The opening movement of the Holocaust targeted infants with disabilities first, and then adults in the notorious T-4 program. Between 1939-1945, German doctors and other health care professionals willingly killed hundreds of thousands of people with disabilities — not because they were ordered to by Nazis, but because they believed in eugenics and considered their work a “healing treatment” for the killed patient, the family, and society.

Now, a grim reminder of that carnage has been found near a mental hospital where such killings may have taken place. From the story:

A hospital graveyard in Austria has been found to contain the remains of what are believed to be Nazi euthanasia victims, authorities said today. Preliminary building work on the site in Hall, the Tyrol province in western Austria, was halted as a search began to trace the identities of the victims and their families. Oliver Seifert, a historian who recently found documents relating to the graveyard, in which around 220 patients of the psychiatric institute in Hall are believed to have been buried between 1942 and 1945, told a press conference today that many questions remained unanswered. “At this stage we can’t say that all 220 people were victims of the Nazi euthanasia programme but one of the central questions we will be looking into is how they died,” he said.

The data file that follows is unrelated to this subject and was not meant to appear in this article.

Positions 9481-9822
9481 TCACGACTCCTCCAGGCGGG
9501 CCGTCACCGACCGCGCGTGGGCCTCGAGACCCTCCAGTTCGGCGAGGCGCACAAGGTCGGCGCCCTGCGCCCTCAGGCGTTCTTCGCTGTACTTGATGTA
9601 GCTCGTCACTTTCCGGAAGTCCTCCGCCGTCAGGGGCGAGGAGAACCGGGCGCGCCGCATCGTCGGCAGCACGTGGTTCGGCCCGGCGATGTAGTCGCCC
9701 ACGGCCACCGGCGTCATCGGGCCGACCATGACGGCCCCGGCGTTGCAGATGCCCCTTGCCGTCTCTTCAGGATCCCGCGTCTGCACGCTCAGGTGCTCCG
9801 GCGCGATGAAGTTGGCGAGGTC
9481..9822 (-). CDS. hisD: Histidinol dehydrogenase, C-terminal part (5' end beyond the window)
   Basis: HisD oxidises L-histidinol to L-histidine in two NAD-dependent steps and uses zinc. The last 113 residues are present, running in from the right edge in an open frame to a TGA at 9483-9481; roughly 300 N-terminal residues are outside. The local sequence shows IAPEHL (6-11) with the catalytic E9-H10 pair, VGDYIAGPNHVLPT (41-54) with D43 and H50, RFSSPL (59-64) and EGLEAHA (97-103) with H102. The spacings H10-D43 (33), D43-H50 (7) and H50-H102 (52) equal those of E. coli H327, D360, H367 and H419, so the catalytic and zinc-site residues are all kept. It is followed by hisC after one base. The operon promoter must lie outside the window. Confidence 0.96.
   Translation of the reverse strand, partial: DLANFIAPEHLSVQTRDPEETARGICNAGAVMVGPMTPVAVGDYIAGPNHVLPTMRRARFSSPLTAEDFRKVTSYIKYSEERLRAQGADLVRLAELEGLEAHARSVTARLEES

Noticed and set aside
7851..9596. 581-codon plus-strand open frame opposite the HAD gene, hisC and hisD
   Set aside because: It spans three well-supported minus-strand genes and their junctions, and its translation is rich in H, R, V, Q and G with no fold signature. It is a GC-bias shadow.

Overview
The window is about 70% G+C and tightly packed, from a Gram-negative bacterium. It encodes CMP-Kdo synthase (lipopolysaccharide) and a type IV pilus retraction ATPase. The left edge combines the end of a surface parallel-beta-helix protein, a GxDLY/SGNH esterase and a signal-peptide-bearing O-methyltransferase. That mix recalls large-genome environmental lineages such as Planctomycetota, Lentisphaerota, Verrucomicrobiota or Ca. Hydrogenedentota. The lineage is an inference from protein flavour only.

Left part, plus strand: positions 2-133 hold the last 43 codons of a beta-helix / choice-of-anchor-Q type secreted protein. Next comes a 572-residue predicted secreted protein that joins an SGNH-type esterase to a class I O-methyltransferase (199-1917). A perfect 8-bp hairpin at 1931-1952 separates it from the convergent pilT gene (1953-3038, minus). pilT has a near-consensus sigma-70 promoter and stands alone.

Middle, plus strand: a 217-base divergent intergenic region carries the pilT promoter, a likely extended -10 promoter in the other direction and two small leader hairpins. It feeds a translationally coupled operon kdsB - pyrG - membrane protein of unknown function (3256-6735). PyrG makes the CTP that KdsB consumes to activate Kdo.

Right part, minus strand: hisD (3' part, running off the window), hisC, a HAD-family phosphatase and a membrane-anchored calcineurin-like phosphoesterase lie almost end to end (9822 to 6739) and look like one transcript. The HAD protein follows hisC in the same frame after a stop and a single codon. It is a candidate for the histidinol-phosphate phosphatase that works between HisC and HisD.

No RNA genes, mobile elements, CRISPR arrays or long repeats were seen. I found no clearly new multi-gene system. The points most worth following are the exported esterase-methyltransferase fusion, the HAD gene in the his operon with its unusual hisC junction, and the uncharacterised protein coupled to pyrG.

He added that his discovery of the documents, during a reorganisation of the hospital archives, showed the death rate of patients at Hall went up considerably towards the end of the war, despite the fact that the institution was not officially part of the Nazis’ euthanasia programme, under which tens of thousands of people with disabilities were killed. The graves may throw light on the way in which euthanasia as a policy was decentralised and, even without orders from on high, became systematic in many psychiatric institutions across the Third Reich whose head doctors bought into the Nazi belief that people with mental disorders were unworthy of life.